I tell you what wasn't awkward, even though we teased about it, is being very close to the two of them. I was very moved by the obvious attempt on behalf of both Secretary Clinton and Mr. Trump to kind of be courteous, to get along, to say nice things privately to one another. I was very moved by that. That was pleasant because I was there with them not only at the – on the dias, but beforehand, for about a half hour.
HOLT: But some of the jokes weren’t all that pleasant. And in fact, there were boos, did that surprise you?
DOLAN: Yeah, now this was my eight Al Smith dinner, Lester, and the audience is a good indicator. And you can kind of tell the audience has a good sensitivity, first of all, if something’s funny, secondly, if something’s a bomb, but thirdly, if something’s a little out of line. And there were some boos last night and the audience more or less accurately, I think, reflects the sentiments that are going on.
GUTHRIE: We talk about the hot seat, that was your seat in between them. And I'm encouraged to hear that you said there was some friendliness among the three? Did you try to engage a group conversation?
DOLAN: Let's just say I'd rather be sitting between you two.
No, I did. And it was – you can tell the two of them are kind of awkward together. That's not new. Four years ago I was with Governor Romney and President Obama and you could tell there was a little iciness. But the purpose of the evening is to break some of that ice. And thanks be to God, it works. The Al Smith dinner, by its nature, literally tries to – I'm sitting between the two and literally I'm supposed to be kind of a bridge to bring these two people together, and I try my best.
And there were some very touching moments. There were – when we were going in, I said, could we pray together as we were waiting to be announced. And after the little prayer, Mr. Trump turned to Secretary Clinton and said, “You know, you are one tough and talented woman.” And he said, “This has been a good experience, this whole campaign, as tough as it's been.” And she said to him, “And, Donald, whatever happens, we need to work together afterwards.” Now I thought this is the evening at its best.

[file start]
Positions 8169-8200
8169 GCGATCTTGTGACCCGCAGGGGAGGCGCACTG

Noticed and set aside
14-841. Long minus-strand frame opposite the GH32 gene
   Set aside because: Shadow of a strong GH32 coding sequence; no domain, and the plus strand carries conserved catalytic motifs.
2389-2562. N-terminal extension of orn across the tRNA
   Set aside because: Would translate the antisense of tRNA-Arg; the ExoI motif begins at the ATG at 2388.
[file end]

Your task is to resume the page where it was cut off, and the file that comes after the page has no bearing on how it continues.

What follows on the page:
HOLT: But anybody who was watching in the audience or watching any of the coverage would think this confirms these people really don't like each other. Because some of those things just weren't funny and they were cutting right to the heart.
DOLAN: You've got something there, Lester. So I would find that amity that I just described maybe wasn't as present during the both addresses. Here’s what we got, though, somebody afterwards, a professional entertainer, said, “This is kind of the nature of comedy today, in that it is very tough for people to be self-deprecating.” If you look at the history of the Al Smith dinner, when you’ve got a guy like John Kennedy or a fellow like Ronald Reagan, they bring the house down, they are the butt of their own jokes. Last night the two candidates, the butt of their jokes was the other person. The characteristic of the evening is self-deprecating humble humor. That seems to be a tougher and tougher goal to achieve, as was obvious from last night.
HOLT: Just in general, the way we – things we laugh at these days, yeah.
DOLAN: For all of us, yeah.
GUTHRIE: Well, Cardinal Dolan, it sounds like you had quite a private moment with them and we'd love to see that spill into the public, wouldn’t we? On behalf of all of the American people. That moment of grace among them.
DOLAN: Well, I hope it gave a good example, yeah.
GUTHRIE: Cardinal, thank you so much for being here.
DOLAN: Thank you, always good to be with you.
HOLT: Great to see you.
GUTHRIE: Appreciate it.
DOLAN: See you soon, I hope.
GUTHRIE: Our conversation with Cardinal Dolan a little bit earlier.